September 13, 2021
Leaders are people of action and most have a long list of things they plan to do to change their world. But serving leaders also stop and ask themselves what they are doing which they should stop!
Paul provides these instructions to all Christians, 22 You were taught, with regard to your former way of life, to put off your old self, which is being corrupted by its deceitful desires; 23 to be made new in the attitude of your minds; 24 and to put on the new self, created to be like God in true righteousness and holiness (Ephesians 4:22-24, NIV). Paul’s instructions tell us that a part of our Christian growth is to stop doing some things and begin doing other things. He provides several examples in the following verses (25-32)—stop lying, start speaking truth; stop stealing, start working to bless others; stop unwholesome talk, start meeting the needs of others with your tongue. While these actions relate to spiritual growth serving leaders learn to look at their actions to see what needs to be “put off” or stopped. They do this for three reasons.
Serving leaders ask “What should I stop doing?“ to clarify priorities.
Paul’s command to “put off” relates to things which are always wrong to do. Wrong actions clearly should be stopped! Leaders, however, often face an additional dilemma. Of several good things which could be done, which one should I do? Serving leaders learn to stop doing some things so that they can focus on things which are a higher priority. They say ‘no’ to the less important to say ‘yes’ to the most important. They recognize that serving others often means saying “no.”
Serving leaders ask “What should I stop doing?“ to increase productivity.
Serving leaders recognize that they have limitations with their time. They cannot physically continue to do more and more. As activity and responsibilities increase it becomes harder to focus on the task at hand and productivity decreases. Leaders who continually accept new responsibilities without a corresponding end to others find themselves in a frantic struggle to do more and more. They are soon fatigued physically and mentally and are not able to bring their best selves to the task at hand. Serving leaders learn to look at their tasks on a regular basis and ask what they should stop doing. If the tasks do not actually need to be done, they simply stop. If they need to be done but should be done by someone else, they delegate to others. As serving leaders stop doing the things they should not do, they are able to productively do the things they should be doing.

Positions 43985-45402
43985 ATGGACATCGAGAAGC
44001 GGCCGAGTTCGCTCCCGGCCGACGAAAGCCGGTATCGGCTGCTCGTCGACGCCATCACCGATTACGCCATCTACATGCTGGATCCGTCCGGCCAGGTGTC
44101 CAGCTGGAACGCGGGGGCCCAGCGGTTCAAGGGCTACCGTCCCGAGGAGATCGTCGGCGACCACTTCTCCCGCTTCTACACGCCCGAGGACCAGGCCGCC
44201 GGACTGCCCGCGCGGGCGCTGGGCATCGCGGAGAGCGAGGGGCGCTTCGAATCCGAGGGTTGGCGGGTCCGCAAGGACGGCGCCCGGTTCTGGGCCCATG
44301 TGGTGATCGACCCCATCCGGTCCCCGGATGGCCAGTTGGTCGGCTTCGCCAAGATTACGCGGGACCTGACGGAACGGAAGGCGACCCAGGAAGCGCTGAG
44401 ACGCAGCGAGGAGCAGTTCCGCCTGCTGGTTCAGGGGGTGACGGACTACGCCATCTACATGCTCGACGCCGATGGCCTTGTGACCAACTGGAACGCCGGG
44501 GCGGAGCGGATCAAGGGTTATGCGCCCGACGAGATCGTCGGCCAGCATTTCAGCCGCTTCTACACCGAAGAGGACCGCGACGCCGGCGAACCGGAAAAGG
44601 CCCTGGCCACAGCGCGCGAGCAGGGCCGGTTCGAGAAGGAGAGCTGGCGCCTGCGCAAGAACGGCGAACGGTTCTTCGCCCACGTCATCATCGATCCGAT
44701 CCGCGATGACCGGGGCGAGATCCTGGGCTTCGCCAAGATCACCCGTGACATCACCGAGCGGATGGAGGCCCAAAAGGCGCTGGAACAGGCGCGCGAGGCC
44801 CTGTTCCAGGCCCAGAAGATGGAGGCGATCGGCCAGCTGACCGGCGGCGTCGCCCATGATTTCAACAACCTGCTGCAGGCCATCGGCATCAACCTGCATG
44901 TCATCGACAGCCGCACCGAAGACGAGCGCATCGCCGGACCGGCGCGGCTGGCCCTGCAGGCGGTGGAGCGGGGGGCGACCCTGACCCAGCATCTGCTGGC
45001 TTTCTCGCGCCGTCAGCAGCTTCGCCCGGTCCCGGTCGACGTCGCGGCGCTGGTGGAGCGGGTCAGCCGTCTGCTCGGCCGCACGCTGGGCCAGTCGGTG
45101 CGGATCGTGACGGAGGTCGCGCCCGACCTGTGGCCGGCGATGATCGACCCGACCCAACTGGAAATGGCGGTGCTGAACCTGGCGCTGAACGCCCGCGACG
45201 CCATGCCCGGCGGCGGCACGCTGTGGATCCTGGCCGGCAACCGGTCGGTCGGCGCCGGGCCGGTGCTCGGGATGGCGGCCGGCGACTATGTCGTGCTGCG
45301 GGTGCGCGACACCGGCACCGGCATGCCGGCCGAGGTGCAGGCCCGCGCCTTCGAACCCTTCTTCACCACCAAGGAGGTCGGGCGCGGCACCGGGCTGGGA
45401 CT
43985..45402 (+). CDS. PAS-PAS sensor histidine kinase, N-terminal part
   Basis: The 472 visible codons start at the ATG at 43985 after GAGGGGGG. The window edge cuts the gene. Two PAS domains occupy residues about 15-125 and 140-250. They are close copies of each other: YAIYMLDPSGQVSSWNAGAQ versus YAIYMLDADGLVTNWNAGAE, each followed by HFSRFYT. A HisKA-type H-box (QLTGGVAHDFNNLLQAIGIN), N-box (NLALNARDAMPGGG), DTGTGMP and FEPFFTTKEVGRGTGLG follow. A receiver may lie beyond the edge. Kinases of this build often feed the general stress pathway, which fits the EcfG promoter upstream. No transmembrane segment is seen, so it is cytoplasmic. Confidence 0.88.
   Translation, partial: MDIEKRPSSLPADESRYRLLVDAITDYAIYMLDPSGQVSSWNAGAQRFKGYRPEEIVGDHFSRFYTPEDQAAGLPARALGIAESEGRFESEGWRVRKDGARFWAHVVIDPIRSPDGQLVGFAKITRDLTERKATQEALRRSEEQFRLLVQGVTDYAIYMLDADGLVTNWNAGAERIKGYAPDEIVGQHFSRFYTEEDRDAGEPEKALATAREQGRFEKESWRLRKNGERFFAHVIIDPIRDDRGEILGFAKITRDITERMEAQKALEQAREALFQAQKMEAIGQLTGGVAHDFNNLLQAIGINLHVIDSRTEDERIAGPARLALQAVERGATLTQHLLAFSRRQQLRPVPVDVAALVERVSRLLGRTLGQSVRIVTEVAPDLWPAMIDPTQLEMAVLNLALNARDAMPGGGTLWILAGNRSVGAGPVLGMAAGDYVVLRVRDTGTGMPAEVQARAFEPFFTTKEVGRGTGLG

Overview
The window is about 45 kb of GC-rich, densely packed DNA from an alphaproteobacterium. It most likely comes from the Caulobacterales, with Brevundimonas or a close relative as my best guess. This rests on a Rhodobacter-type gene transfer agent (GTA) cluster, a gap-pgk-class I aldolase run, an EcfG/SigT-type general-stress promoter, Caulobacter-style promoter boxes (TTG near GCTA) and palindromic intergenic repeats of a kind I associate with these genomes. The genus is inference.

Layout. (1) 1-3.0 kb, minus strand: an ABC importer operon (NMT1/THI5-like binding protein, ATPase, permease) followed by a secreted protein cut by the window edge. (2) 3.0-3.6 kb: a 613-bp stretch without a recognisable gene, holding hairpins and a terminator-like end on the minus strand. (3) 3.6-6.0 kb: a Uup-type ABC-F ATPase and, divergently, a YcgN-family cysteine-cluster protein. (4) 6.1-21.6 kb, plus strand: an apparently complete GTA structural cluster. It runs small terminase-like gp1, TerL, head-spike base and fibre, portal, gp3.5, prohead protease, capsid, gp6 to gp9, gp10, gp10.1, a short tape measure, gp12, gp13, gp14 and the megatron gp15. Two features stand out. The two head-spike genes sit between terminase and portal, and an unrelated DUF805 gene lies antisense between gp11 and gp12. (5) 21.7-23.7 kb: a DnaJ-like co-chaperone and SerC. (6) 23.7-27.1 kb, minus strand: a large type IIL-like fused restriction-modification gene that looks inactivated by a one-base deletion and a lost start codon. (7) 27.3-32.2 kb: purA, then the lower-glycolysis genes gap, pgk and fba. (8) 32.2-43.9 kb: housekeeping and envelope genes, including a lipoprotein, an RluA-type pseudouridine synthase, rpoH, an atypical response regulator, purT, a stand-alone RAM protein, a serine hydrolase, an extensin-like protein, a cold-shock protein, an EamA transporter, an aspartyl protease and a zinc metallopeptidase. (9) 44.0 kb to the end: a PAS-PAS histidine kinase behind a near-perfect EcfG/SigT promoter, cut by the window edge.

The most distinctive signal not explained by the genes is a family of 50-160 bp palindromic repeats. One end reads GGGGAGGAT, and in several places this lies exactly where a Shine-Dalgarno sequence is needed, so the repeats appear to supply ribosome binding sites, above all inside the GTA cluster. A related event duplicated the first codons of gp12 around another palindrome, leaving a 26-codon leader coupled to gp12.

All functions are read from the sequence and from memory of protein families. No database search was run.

Serving leaders ask “What should I stop doing?“ to empower others.
Leaders often do many things that could be effectively done by others. They justify their actions with convincing arguments that they do them well, they are working hard and that the activities are a part of their job description. But serving leaders recognize that when they continue doing things that others on their team could do, they not only diminish their own effectiveness but they stunt the growth and development of others. When they deny others the opportunity to grow, leaders place themselves in a vicious cycle of unending responsibility. Serving leaders learn to ask themselves what they should stop doing to identify areas that could be passed on to others. They slow down enough to ask the question, and then make a plan of how effective delegation can be done. If training is needed, they put that on their ‘to do’ list. Serving leaders learn to keep a “not to do list” next to their “to do list.”
For further reflection and discussion:
- What is on my “to do” list that are not high priorities for my role as a leader? (Begin a “not to do list.”)
- What things am I currently doing, that keep me from being fully productive? (Add them to the list you started above.)
- What things am I currently doing which others on my team could do either immediately or with proper training and empowerment? (Add them to your list.)
- Now look at your list and decide what needs to be done for each item. If it is not essential to accomplish your vision, simply stop doing it! If it is something that someone else should be doing, put their name next to the item. Then indicate whether they are ready for the task or need training to be ready. Where training is needed, indicate when you will do that and add that time to your “to do” list. Use the chart below if helpful.
Until next time, yours on the journey,
In the next issue, we’ll examine the related question serving leaders ask others: ‘What should you stop doing?”